Portfolio Optimization – Definition, Theory, Ways, Methods and Strategies

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Portfolio Optimization Definition:

In order to understand what the purpose of portfolio optimization is, let’s take a brief glimpse as to what is portfolio? In the financial world, it is common for an individual, hedge fund, an investment company or any financial institution to hold the investments, the collection of investment held by them is known as portfolio. Portfolio optimization is the process of selecting the precise extent of several assets to be held in a portfolio to enhance its worth. The process is in accordance to some criterion which further coalesces either directly or indirectly with respect to the expected value of the portfolio’s rate of return as well as of the return’s dispersion and possibly other measures of financial risk.

Portfolio Optimization Theory:

In 1950, Harry Markowitz fathered the famous Modern Portfolio Optimization Theory. The theory is based on the assumption that an investor at any given time will be willing to maximize a portfolio’s expected return reliant on any a particular amount of risk which is measured by the standard deviation of the portfolio’s rate of return. All the portfolios those fit this criterion are termed as efficient portfolios, often investors are faced with a trade-off between excepted return and risk involved for they want expect higher returns on investment and in order to achieve a higher expected return, they’ll have to take more risks.

Efficient Frontier: Efficient frontier is a curve on the graph that represents the risk-expected return relationship of efficient portfolios. Each point on the efficient frontier represents efficient portfolios, and they are well-diversified.

Different Ways to Portfolio Optimization:

Different ways to portfolio optimization quantifies risk in different ways. The traditional measure, standard deviation, or the square (variance) are not really considered as reliable risk measures, amongst them a few of these measures include the Sortino ratio and the CVaR (Conditional Value at Risk).

Portfolio Optimization Methods:

One thing you should know is that not only do the bonds and equities differ in their financial characteristics fundamentally but also have different systematic risks involved and hence one can treat as separate asset classes.

Portfolio optimization methods as we know of it occurs in two stages. The first stage entails optimizing weights of asset classes to hold. The second phase or the stage is about optimizing weights of assets within the same asset class.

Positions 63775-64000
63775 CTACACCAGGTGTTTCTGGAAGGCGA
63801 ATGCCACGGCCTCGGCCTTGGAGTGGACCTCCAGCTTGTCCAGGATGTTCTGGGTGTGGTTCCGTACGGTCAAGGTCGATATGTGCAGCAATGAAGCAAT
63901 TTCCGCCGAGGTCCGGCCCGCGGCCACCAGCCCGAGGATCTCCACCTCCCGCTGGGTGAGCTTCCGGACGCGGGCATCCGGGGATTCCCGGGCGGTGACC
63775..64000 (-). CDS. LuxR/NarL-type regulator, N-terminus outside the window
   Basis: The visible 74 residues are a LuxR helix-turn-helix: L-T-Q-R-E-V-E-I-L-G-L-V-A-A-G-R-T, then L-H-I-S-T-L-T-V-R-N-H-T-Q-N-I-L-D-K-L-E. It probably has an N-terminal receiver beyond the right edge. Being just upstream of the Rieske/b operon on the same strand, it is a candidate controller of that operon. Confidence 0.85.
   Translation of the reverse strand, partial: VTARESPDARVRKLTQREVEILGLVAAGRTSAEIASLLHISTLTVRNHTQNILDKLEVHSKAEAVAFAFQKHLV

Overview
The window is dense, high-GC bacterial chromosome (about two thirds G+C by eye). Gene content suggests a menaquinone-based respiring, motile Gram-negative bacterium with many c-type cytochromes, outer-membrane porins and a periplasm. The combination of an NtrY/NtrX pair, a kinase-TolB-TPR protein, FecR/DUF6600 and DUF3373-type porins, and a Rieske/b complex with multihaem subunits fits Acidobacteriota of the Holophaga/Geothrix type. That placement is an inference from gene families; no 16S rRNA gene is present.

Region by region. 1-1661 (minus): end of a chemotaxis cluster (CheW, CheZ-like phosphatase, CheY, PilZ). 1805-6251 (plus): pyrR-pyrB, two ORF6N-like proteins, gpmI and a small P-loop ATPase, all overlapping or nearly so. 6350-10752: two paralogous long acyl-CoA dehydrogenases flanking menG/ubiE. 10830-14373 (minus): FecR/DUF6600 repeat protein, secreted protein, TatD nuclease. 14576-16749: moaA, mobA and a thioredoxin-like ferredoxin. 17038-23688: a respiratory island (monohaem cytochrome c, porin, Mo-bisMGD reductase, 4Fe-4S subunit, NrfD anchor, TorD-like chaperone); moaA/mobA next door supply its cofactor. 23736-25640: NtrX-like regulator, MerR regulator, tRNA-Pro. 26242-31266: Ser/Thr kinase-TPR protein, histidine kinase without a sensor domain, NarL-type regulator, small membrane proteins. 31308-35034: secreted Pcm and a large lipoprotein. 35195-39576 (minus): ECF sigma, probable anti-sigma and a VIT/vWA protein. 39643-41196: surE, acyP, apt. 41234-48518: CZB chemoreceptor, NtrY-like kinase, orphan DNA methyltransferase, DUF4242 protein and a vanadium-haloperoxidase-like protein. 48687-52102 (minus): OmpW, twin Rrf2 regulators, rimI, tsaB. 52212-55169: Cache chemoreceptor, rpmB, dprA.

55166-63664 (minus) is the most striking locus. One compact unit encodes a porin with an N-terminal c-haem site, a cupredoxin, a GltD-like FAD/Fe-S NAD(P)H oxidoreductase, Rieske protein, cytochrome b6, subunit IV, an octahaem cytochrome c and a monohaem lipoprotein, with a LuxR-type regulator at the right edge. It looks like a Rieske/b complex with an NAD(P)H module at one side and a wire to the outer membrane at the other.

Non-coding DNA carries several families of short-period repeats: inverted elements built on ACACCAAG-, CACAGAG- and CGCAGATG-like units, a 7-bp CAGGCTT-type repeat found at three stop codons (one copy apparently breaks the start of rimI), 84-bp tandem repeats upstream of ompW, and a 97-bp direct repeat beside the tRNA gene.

Choosing the proportions placed in equities versus bonds can be cited as an example for the former one. While choosing the proportions of the stock sub-portfolio placed in stocks A, B, and C comes under the second stage.

If investors hold a couple of the portfolio in each class offers them some diversification to them, and if they account different specific assets within each class enables them to afford further diversification. Following this two-step procedure will allow you as an investor to eliminate non-systematic risks both on the individual asset and the asset class level.

One of the most prominent approaches to portfolio optimization is to identify a von Neumann-Morgenstern utility function. This function is defined upon the final portfolio wealth and the prior purpose is to maximize the expected value of utility. This particular objective function is increasing in wealth in order to reflect a preference for higher rather than lower returns. It’s concave for when it reflects the risk aversion.

Portfolio Optimization Strategies:

Investment is no child’s play and it requires a ridiculous amount of experience as it is a forward looking activity. There are various portfolio optimization strategies followed by different investors. The co variances of returns and level of risk involved must be anticipated rather than observed to act well in time. Stock prices often show momentous differences between their historical or forecast values and what is experienced. In addition to this investors are prone to several risks, and it is taken under consideration by the portfolio optimization. Financial crises are characterized by a prominent increase in correlation of stock price movements which may critically debase the perks of diversification.

Precise estimation of the Variance Covariance matrix is paramount in mean-variance optimization framework. Quantitative techniques are effective, and are known to use Monte-Carlo simulation with the Gaussian copula and well-specified marginal distributions.

Other optimization strategies that focus on minimizing tail-risk are Value-at-Risk, Conditional Value-at-Risk in investment portfolios. These measures are very well favored amongst investors who are risk averse. In order to reduce exposure to tail risk, predictions of asset returns using Monte-Carlo imitation with vine copulas to allow for lower (left) tail dependence (e.g., Clayton, Rotated Gumbel) across large portfolios of assets are advisable.

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